On the other hand, in patients such as ours whose vasculature is normal, the nerve head is less vul­nerable than the core of the orbital position, which may be most remote from an arterial supply. Unlike the juxtalaminar region of the nerve, which has rich vascular anastomotic networks, the intraorbital seg­ment is nourished primarily by fragile centripetal pial endarteries, with a variable contribution in its anterior position of centrifugal, intraneural branches of the central retinal artery. The combination of pre-existing anemia and hypotensive ischernia probably results in hypoxia leading to edema that gradually compres­ses the thin pial vessels to produce axial infarction. Because this portion of the nerve has room to expand, the infarctive process is slower than in AION, which occurs in the densely packed confines of the scleral canal. Thus, there may be a latency in reporting visual loss after the hypotensive event.

Johnson et a1 [2] believe that visual loss after hypotension is of the following three general types:

1. Hemispheric : Sustained and profound hypotension in a non-anemic patient without arteriolar sclerosis causes watershed white and gray matter infarction in the parietal and occipital lobes. The optic nerves tend to be spared.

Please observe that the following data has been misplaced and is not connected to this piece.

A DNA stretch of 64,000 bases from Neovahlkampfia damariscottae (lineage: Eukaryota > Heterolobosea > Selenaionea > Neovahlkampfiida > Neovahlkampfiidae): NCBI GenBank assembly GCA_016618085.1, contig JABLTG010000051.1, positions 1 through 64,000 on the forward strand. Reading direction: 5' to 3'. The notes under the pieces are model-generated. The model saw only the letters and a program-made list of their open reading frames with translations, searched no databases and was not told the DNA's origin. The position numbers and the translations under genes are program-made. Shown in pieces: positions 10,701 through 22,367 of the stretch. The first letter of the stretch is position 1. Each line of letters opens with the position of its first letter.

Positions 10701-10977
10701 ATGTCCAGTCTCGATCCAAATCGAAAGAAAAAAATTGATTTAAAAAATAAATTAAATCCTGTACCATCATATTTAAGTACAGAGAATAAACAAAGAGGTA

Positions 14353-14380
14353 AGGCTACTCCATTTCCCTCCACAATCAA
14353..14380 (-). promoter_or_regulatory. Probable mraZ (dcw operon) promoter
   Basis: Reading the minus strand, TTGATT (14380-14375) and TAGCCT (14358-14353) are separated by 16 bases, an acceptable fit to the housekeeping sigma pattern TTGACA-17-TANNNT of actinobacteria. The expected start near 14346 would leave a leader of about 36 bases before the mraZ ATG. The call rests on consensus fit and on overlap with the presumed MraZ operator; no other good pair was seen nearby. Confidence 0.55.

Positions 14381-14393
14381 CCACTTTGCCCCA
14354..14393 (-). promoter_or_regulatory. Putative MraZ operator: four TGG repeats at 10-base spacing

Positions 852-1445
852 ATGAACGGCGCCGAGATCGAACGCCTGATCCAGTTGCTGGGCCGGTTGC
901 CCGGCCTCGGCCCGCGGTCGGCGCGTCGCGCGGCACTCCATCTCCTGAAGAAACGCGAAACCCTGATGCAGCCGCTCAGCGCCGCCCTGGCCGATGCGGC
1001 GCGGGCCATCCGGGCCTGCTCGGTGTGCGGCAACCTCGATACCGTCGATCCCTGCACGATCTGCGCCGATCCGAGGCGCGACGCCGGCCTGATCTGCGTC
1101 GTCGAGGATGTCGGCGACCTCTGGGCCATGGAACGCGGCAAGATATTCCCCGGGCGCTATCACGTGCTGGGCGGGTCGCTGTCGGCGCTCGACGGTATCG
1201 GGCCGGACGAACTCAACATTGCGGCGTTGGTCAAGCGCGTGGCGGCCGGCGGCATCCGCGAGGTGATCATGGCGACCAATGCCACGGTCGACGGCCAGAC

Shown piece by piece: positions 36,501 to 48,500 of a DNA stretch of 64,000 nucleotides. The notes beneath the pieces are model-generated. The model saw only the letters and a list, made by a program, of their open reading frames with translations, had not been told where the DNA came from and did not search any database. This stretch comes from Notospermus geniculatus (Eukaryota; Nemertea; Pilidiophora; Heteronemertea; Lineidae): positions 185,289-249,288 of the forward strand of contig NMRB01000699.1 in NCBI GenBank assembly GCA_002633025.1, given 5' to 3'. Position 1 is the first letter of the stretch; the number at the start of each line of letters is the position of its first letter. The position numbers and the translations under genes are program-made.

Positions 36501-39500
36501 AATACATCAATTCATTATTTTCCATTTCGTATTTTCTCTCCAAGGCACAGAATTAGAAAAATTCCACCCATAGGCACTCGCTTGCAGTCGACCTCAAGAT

2. Juxtalaminar optic nerve : Brief hypotension in a patient with arteriosclerotic risk factors is likely to cause juxtalaminar optic nerve infarction that is indistinguishable from spontaneous AION.

3. Orbital optic nerve : Hypotension in an anemic patient without arteriosclerotic risk factors favours infarction in the orbital optic nerve where pial end-vessels are subject to compression from hypoxic edema.

We believe that both our patients belong to the last category. Both these patients were middle aged men with no prior history of systemic, ocular or neurologic disease. There were no risk factors for arteriosclerosis in either of the two patients. Systemic hypotension was the underlying factor which precipitated the onset of visual deterioration - in one the cause being a massive gastrointestinal hemorrhage, in the other severe vomiting. Both patients had severe anemia (Hb values of 3.9 gm/dl and 4.8 gm/dl) at the time of onset of visual loss. Thus it was the combination of hypotension and anemia in these individuals that led to an irreversible visual loss. As iron deficiency anemia due to helminthiasis is common in developing countries hypotensive episodes in anemic subjects may be an important etiological factor in acute visual loss.


We are grateful to Dr. Kanti Mody, Hon. Ophthalmic Surgeon, Jaslok Hospital and Research Centre for conducting fundus fluorescein angiogram and fundus photography on the patients reported in this article.


1Levatin P Atrophy of the optic nerve followinq hemorrhage- Arch Ophthalmol 34: 18-24. 1947
2Johnson MW. Kincaid MC. Trobe JD Bilateral Retrobulbar Optic Nerve Infarctions after Blood Loss and Hypotension- Ophthalmology 94:1577-­84. 1987
3Locket S: Blindness associated with Hemorrhage Br. J Ophthalmol 33 543-55. 19,19
4Duke-Elder S: Ed System of Ophthalmology Vol X Diseases of Retina St Louis: CV Mosby Co, 60-4 1967
5Hayreh SS Anterior Ischaemic Optic Neuropathy. Br. J Ophthalmol 58: 955-89. 1974